WASHINGTON (AP) - President Donald Trump says he wants to lure Democratic lawmakers to sign on to a Republican-crafted tax overhaul plan but negotiators must deal with the reality that any handouts to Democrats could quickly turn into turnoffs for the GOP.
The White House and tax-writing Republican leaders are expected to begin filling in some of the details this coming week on Trump’s plan to simplify the tax system, a legislative priority for the president. The White House views this as a once-in-a-lifetime opportunity to simplify taxes and cut rates, while giving Trump a much-needed victory as the Republicans struggle to overturn the Obama health care law.
The specifics are taking shape. Trump’s efforts to draw in a few Democrats could mean “you’re going to lose a few Republicans,” said Mark Weinberger, CEO of the accounting firm EY. But he added: “He wants to get 51 votes period in the Senate ... so it is possible you might lose a few Republicans and pick up a few Democrats who are in states that Trump won.”
While the plan is not finalized, Trump is already planning to promote it heavily. He will travel to Indiana on Wednesday, and aides are discussing a televised speech, according to people familiar with White House plans.
People familiar with the plan being written entirely by Republicans said the administration is considering lowering the corporate tax rate from its current 35 percent to somewhere in the low 20s. The plan probably would seek tax cuts across the board for individuals and reduce the number of tax brackets from seven to three. The administration is considering whether to repeal the estate tax, long a Republican cause, according to these people, who spoke on condition of anonymity to discuss internal deliberations still underway.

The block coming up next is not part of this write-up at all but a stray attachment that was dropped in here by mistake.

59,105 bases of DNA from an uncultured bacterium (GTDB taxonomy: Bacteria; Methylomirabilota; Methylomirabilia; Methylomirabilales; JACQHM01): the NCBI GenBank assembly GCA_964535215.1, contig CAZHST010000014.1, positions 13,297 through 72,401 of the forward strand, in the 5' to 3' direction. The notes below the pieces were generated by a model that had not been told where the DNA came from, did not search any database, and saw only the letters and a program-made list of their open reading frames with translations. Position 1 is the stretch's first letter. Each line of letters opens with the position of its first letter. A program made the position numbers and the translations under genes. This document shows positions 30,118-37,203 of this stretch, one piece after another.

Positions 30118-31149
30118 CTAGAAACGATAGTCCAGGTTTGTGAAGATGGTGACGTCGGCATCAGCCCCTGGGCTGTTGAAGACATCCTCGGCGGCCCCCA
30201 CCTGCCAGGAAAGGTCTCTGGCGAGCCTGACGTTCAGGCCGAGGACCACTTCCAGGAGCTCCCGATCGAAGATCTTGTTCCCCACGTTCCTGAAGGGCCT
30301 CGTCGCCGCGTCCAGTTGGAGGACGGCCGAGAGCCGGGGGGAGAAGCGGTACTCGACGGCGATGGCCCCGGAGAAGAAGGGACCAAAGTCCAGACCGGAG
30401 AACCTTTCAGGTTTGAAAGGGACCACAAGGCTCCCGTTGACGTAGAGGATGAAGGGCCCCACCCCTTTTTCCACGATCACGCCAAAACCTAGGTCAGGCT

Republican leaders had promised an overhaul that would not add to the deficit. Republicans are talking about cuts whose costs would be justified by assumptions of greater economic growth.
Lawmakers on the House Ways and Means Committee planned to meet Sunday night and Monday to discuss taxes, and House Republicans are set to meet privately away from the Capitol on Wednesday, according to aides familiar with the plans.
The White House initially pushed hard to overhaul taxes with only Republican support. But in recent months, people involved with tax discussions have found that Republican lawmakers — beyond a general desire to cut rates and simplify the tax system — also have their own divisions. The result is that Trump has been unable to deliver a tax overhaul with concrete details.